Ramps are a safe first project for new foragers. The distinctive garlicky, peppery aroma of ramps — also called wild onions — tells you immediately that you picked the right plant. These are a versatile vegetable, easily used in any recipe that calls for chives or green onions.
“Ramps are one of the first plants of spring and they make anything they touch special, even if it’s just a handful of chopped ramps on scrambled eggs,” says professional forager Kathy Yerich.
She provides gathered foods for the seasonal menus at local restaurants and is co-author, with Teresa Marrone, of “Mushrooms of the Upper Midwest: A Simple Field Guide.” She and her husband, Fred Yerich, served as my foraging guides last year, showing me how to identify and safely harvest ramps.
The operative expression here is “safely for the ramps.” It is easy to overharvest the slow-growing plant, and in some places, including the Canadian province of Quebec, all harvesting is prohibited. Minnesotans have different restrictions (no harvesting on public lands and only with permission of owner on private land). If foragers continue to be careful in how they harvest ramps, the wild onions will thrive.
The Yeriches take me to a deciduous woodland. Ramps grow in shade and moist soil, though not standing water. Their leaves resemble those of lily of the valley, and they often grow intermingled with trout lilies. A careful look at the leaves will distinguish the ramps from the trout lilies. Ramps are a solid green while trout lilies are mottled, like the fish for which they are named. The definitive test is the smell: Crush a leaf. If it smells like garlic, you have a ramp.
Fred Yerich finds an area dense in ramps. He uses a spading fork and digs down, lifting up the corner of a clump. Kathy Yerich pulls, wiggles and coaxes a few ramps loose from the group, then Fred tamps the clump back into the ground.
The Yeriches are on family land, and they are the only ones to harvest ramps here. Still, they take only a few ramps each time and continue moving to new spots so as not to stress the plants, an approach they recommend for anyone harvesting from land that is used in common.
North Carolina State University researchers have developed guidelines for sustainable harvesting of ramps, given that in Appalachia, these are big business. The researchers advise to take no more than 10 percent of the plants found in a clump.
Marrone, local author of many field guides, points out that if one person takes 10 percent, then the next forager takes 10 percent and so on, the clump is soon below the critical mass that ramps need to seed and reproduce.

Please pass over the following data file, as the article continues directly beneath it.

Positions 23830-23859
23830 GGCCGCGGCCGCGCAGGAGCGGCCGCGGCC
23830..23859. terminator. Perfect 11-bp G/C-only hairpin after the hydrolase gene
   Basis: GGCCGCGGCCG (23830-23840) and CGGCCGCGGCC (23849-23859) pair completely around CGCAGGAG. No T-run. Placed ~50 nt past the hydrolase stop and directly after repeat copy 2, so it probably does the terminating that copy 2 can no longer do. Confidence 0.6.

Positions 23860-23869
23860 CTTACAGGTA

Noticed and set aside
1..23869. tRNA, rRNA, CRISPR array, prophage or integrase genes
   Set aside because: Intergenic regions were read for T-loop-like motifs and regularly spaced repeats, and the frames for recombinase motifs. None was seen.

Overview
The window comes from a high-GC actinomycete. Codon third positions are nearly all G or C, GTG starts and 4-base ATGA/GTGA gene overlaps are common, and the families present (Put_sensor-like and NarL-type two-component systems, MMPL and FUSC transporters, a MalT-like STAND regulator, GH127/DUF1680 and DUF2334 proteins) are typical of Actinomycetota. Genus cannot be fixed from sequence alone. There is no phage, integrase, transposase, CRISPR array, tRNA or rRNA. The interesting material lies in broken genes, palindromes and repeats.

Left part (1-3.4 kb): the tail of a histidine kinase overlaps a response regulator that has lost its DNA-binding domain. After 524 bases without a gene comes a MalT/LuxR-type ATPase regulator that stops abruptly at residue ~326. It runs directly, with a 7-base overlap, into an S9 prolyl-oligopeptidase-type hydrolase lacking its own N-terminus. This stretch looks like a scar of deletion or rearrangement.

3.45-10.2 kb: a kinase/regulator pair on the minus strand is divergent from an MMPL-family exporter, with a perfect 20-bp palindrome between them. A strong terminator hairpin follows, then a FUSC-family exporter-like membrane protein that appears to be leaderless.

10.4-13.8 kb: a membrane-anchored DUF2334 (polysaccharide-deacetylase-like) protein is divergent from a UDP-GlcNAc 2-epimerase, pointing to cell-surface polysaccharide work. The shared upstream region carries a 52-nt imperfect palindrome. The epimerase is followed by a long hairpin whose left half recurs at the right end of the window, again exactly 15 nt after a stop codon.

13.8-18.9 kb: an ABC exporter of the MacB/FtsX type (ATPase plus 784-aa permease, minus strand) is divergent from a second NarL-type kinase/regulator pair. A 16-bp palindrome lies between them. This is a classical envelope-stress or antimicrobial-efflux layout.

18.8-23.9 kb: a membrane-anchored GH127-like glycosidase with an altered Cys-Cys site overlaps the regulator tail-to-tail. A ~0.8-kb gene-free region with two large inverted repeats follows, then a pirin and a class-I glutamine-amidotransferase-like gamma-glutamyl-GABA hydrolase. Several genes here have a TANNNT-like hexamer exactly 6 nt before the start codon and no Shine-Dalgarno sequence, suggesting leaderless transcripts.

“The leaves are tasty and taking a couple of leaves from the plant keeps the bulb intact and able to continue growing,” Marrone says.
While ramps are most commonly used whole, there are plenty of ways a cook can use the leaves alone. “The green part is just so good,” says Heather Jansz, who cooks under the name the Curry Diva.
“You can combine chopped ramp leaves and roasted garlic in cornbread or in a muffin mix, knead in a handful of diced leaves in any flatbread recipe, top off any savory squash, put them with boiled or mashed potatoes, or sprinkle sandwiches or salads with sautéed or fresh ramps, and anything with eggs,” Jansz says.
Her favorite way of preparing ramps is to simply fry them in good quality butter or ghee until they are crisp, then put them in a sealed container and refrigerate. She then uses the supply for the next several days on whatever food needs a little extra “oomph.”
When it comes to cooking ramps, whether whole or only the leaves, Jansz says to stick to the basics:
“Keep it simple and enjoy the flavor.”
Makes variable amount.
Note: This recipe is a way to use ramp leaves and any less attractive whole ramps that the cook has. From Carstens Smith.
• Sea salt
• Pink peppercorns
Heat oven to 250 degrees.
Cover a baking sheet with aluminum foil. (The dried ramps tend to stick to the surface on which they’re baked.)
Take a handful of washed ramps and ramp leaves. Pat them dry with a paper towel. Spread the ramps and leaves on the baking sheet so they are flat and not touching each other.
Bake until the thickest ramp on the baking sheet is completely dehydrated, about an hour. Remove from the oven and cool.
Put the dried ramps in a blender or food processor. Pulse until they are ground into a powder.
Grind sea salt and mix into the ramp powder in a 50/50 mixture.
Grind 1 tablespoon pink peppercorns for every ½ cup of ramp/salt mixture and add to the mixture. Store in a covered container in a cool, dry place.
Carstens Smith is a Minneapolis freelance writer.